Upon entering the Tate Britain, one takes the briefest of sojourns through the seven rooms of the early twentieth century, and finally into Room 1760 located in the corner on the ground floor. As you navigate through the early contemporary and romantic eras, you begin to sense the grandeur building, as you finally arrive in the early Classical era. Taking centre stage of the left-hand wall, is Sir Joshua Reynolds “Three Ladies Adorning a Term of Hymen”.
In 1773, Luke Gardiner was engaged to Elizabeth Montgomery. Elizabeth was the eldest sister of the three Montgomery Sisters, who were characterised as the ‘Irish Graces’, based on their reputable beauty. Gardiner commissioned Reynolds for a piece including all three sisters, and with a precise theme in mind, instructing him “I wish to have their portraits together at full length, representing some emblematical or historical subject”.
The grandness of this piece begins with its sheer size, this oil painting on canvas dwarfs its adjacent neighbours with a total size of 290 x 338 cms. Its frame, generally in good condition, houses two layers of gold interweaved soft leaves. With the frame depth itself of 50cms, it provides sufficient buffer between our world and the world Reynolds presents to us.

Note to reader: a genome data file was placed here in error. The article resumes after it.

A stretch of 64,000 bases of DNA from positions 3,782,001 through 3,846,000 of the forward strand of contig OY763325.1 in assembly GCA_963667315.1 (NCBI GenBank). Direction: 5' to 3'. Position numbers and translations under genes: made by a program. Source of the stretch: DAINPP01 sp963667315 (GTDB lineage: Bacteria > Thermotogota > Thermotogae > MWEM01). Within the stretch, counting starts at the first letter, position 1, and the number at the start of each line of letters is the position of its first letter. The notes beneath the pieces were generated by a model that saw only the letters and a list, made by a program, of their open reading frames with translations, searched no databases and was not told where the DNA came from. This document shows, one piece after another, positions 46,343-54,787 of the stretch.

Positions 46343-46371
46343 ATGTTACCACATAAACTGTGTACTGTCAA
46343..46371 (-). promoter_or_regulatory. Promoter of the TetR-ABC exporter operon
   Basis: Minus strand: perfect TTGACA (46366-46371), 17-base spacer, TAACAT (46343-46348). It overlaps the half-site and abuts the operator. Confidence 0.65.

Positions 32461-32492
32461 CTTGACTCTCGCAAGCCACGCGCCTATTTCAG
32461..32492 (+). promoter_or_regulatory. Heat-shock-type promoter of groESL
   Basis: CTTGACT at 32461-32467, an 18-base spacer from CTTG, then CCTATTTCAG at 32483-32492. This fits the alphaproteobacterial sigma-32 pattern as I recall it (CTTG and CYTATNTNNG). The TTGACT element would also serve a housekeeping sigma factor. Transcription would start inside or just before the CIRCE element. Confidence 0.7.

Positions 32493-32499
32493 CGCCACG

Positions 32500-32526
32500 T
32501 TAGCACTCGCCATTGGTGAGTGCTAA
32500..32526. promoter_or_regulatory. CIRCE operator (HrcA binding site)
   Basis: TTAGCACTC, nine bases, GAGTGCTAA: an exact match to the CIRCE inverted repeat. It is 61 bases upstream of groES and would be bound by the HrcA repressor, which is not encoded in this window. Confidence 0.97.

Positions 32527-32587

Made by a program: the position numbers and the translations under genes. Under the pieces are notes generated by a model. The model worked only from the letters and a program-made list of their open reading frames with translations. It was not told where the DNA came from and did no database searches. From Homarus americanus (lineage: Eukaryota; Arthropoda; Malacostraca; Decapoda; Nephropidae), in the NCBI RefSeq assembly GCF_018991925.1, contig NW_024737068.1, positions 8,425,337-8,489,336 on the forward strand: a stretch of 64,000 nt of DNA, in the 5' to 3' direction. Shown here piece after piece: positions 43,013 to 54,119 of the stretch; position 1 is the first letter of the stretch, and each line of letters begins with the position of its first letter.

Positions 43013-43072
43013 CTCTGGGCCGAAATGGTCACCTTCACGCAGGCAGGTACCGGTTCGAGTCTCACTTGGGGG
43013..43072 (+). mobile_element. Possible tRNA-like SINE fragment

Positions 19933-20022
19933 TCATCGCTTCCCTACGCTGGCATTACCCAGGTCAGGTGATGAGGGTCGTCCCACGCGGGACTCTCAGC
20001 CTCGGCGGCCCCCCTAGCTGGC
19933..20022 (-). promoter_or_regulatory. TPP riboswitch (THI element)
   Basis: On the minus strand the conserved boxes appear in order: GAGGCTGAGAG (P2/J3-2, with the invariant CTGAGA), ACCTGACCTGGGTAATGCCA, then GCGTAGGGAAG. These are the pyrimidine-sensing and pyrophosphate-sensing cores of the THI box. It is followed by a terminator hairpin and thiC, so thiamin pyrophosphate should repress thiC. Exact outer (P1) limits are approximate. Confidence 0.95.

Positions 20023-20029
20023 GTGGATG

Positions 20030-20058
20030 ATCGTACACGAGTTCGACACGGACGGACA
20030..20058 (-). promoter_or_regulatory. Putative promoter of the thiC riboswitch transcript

As the title suggests, these ‘Irish Graces’ of Barbara, Elizabeth and Anne, are depicted in a joyful procession of floral garnishing. The object of their adornment is Hymen, the God of Marriage, manifested as a large bust of him nestled on a base (the ‘term’). This playful scene of celebration, almost dance-like in pose, allows us to join their fanciful celebration. We are immediately drawn to the bottom left of the image, where the younger Montgomery sister kneels, one hand hovering over a bed of freshly picked roses, other arm outstretched to her older sibling. Their intersection is the beginning of a garland of flowers, that joins the three sisters in unison, providing a linear connection that rapidly ascends towards Elizabeth.
Reynolds presents the scene to us completely focused on the action and events unfolding. It can be estimated that no more than 25% of the painting is landscape, with the residual dominated by the action and ensuring our complete attention. As the action unfolds, the middle sister begins her almost ascent towards her older sister Elizabeth. She casts an expectant glance down on her younger sibling, with an outstretched hand, asking her to join her on her divine ascendance. We can observe that only the frontal part of her left foot, together with only the minor support of a footstool for her right knee, provide the total support for her forward momentum. Her expression though does not indicate any concern, almost as if she can detect the air underneath pushing her off the ground.
Reynolds decides to infuse this piece with a kaleidoscope of darkish, dense colours, that evokes our sense of a chilly Autumn afternoon. The trees have lost their bloom, and all that remains are the abundance of leafy foliage, the denseness further enhanced by their gnarly and stubbly structure, casting elaborate shadows over the stage of this balletic composition. This canvas of bark and leaves provides an imposing backdrop, casting vast shadows over the stage of their festivities. Our senses are not dulled however, as Reynolds cleverly uses a powerful light source from the left-hand side, which penetrates horizontally across the piece.